Thursday, 29 November 2012

Witold Kay-Korzeniewicz: another clue

Busy with research for next posting I discovered something that proves an old friend right but also wrong in stating "similarities: you can find them anywhere". Finding yes, but looking for and putting one and one together is something different.

There have been no further clues or facts about the charming "Grosvenor School" Tugboat painting or about Witold Kay-Korzeniewicz (1914-1990)The finding of the actual boat model was one thing but this ca. 1910 poster by Carl Kunst (1884-1912) could be the putting one and one together. Decide for yourself; coincidence or plan? 

I'll bet Witold knew his brand of favorite chocolate (Stollwerck) from his younger years in Poland. It is also very telling of the spreading of designs and ideas with the popularity of applied art in advertising, rapidly growing international traffic and "grand events" posters in the beginning of the 20th century. 

The element of movement so characteristic in Grosvenor School Art maybe was first invented and applied by early German Modern Printmakers like short lived Carl Kunst. There's Nicholson's Beggarstaff influence in Germany, Jugenstil and maybe even a hint at Hiroshige's Great Wave. But there's also a new way of depicting the speeds and movements not witnessed before in history. The introduction of automobile racing events between 1905-1910 is probably another such element.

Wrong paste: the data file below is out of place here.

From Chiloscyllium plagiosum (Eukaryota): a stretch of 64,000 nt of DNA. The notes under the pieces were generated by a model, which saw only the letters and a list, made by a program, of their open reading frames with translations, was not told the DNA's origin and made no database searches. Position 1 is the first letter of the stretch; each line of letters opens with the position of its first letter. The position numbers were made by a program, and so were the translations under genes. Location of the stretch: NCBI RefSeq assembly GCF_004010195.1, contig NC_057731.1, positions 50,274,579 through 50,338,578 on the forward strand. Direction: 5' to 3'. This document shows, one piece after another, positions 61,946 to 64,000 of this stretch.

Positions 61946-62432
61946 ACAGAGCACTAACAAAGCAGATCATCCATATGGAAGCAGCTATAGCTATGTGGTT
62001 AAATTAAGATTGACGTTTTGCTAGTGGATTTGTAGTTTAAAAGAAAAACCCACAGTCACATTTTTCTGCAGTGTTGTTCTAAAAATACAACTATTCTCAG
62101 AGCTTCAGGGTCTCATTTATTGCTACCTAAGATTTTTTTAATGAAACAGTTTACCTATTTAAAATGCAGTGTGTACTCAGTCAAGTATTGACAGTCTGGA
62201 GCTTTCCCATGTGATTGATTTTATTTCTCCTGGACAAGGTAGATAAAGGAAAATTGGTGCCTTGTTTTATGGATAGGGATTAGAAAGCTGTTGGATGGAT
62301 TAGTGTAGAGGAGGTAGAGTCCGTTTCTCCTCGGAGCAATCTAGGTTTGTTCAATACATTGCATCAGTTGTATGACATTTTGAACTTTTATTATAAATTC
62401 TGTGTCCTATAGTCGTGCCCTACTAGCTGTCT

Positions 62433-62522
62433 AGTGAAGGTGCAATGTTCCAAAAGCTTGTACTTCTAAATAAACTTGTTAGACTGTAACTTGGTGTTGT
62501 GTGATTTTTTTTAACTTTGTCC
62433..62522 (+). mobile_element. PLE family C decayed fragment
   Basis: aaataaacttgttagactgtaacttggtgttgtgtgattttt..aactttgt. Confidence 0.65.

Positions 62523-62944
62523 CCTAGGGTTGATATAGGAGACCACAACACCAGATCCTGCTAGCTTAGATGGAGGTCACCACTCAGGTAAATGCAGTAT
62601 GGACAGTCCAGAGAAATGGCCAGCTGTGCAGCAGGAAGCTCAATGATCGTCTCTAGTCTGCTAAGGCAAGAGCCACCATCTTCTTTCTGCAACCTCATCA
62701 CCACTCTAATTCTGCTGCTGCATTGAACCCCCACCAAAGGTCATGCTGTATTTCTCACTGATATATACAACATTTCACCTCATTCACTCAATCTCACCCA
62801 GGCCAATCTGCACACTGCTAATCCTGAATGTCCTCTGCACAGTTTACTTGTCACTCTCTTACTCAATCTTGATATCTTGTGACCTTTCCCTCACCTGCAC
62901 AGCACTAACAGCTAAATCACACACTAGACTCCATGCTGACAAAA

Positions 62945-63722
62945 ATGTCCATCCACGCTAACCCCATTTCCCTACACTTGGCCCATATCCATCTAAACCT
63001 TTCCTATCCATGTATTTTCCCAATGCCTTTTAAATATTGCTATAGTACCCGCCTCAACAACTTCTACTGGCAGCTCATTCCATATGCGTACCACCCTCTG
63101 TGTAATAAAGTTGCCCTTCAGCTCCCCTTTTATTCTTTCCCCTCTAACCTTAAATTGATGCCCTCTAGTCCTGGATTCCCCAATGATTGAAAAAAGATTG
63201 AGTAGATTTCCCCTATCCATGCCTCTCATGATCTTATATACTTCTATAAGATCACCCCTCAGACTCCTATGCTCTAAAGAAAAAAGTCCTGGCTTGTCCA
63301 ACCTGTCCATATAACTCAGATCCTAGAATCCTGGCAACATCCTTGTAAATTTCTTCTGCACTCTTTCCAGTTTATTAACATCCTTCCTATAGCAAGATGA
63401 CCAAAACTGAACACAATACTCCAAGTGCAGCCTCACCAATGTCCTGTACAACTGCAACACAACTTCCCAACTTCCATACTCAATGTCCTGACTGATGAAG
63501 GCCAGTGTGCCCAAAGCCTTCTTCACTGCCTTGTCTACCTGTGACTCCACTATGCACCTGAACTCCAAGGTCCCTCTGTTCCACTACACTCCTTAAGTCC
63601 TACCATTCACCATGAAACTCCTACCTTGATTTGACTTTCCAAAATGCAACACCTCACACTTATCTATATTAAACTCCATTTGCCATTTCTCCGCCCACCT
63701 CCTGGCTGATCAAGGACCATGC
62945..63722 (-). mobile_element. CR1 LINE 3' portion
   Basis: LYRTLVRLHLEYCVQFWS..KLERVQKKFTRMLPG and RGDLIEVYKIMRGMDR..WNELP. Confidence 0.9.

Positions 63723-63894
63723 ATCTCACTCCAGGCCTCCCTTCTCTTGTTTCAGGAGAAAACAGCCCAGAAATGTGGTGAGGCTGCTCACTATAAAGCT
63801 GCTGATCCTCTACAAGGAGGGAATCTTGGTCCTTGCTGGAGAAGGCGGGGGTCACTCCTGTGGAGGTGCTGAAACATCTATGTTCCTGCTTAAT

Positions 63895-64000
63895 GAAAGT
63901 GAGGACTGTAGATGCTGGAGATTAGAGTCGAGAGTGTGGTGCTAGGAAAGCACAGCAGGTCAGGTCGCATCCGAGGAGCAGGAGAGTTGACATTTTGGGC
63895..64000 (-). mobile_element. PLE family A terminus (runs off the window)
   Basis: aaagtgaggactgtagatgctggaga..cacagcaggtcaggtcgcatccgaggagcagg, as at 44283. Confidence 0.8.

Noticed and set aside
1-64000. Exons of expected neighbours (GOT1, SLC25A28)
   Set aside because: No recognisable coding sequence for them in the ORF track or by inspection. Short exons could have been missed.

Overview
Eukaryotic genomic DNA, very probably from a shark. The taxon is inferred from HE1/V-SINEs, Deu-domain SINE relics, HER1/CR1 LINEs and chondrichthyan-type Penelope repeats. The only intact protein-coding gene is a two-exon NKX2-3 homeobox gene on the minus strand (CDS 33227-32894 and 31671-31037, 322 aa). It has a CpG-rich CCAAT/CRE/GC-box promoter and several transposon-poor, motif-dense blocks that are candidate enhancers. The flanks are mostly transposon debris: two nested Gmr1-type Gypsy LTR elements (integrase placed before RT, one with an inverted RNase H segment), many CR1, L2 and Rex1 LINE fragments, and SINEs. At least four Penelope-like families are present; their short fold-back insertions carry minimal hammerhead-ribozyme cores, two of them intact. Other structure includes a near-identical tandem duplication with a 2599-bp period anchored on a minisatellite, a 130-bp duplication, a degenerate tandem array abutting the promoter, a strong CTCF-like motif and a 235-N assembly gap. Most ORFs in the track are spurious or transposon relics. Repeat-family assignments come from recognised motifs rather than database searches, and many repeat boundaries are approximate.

All pictures borrowed freely from the Internet for friendly and educational use only.


  1. The tugboat painting is just so wonderful.
    You're guilty of making me covet something I didn't even know existed.....I especially like the smoke billowing the "wrong" way and the wonderful way the white spray/wake is handled.
    It's cheerful in a different way than the Stollwerck poster--which looks more influenced by Cappiello and Mauzan than the Jugenstil...but what do I know..Thanks for posting this's just great.

    1. Hi Andrew, as you can see: I cannot put the tugboat out of my mind too. It's charming and amusing. I still have hopes maybe more paintings by this artist may turn up one day. I have no expertise on poster artists but I think Carl Kunst wasn't given much time to be very influenced. What I've seen of his small output (1905-1910) looks pretty original and most of all very modern.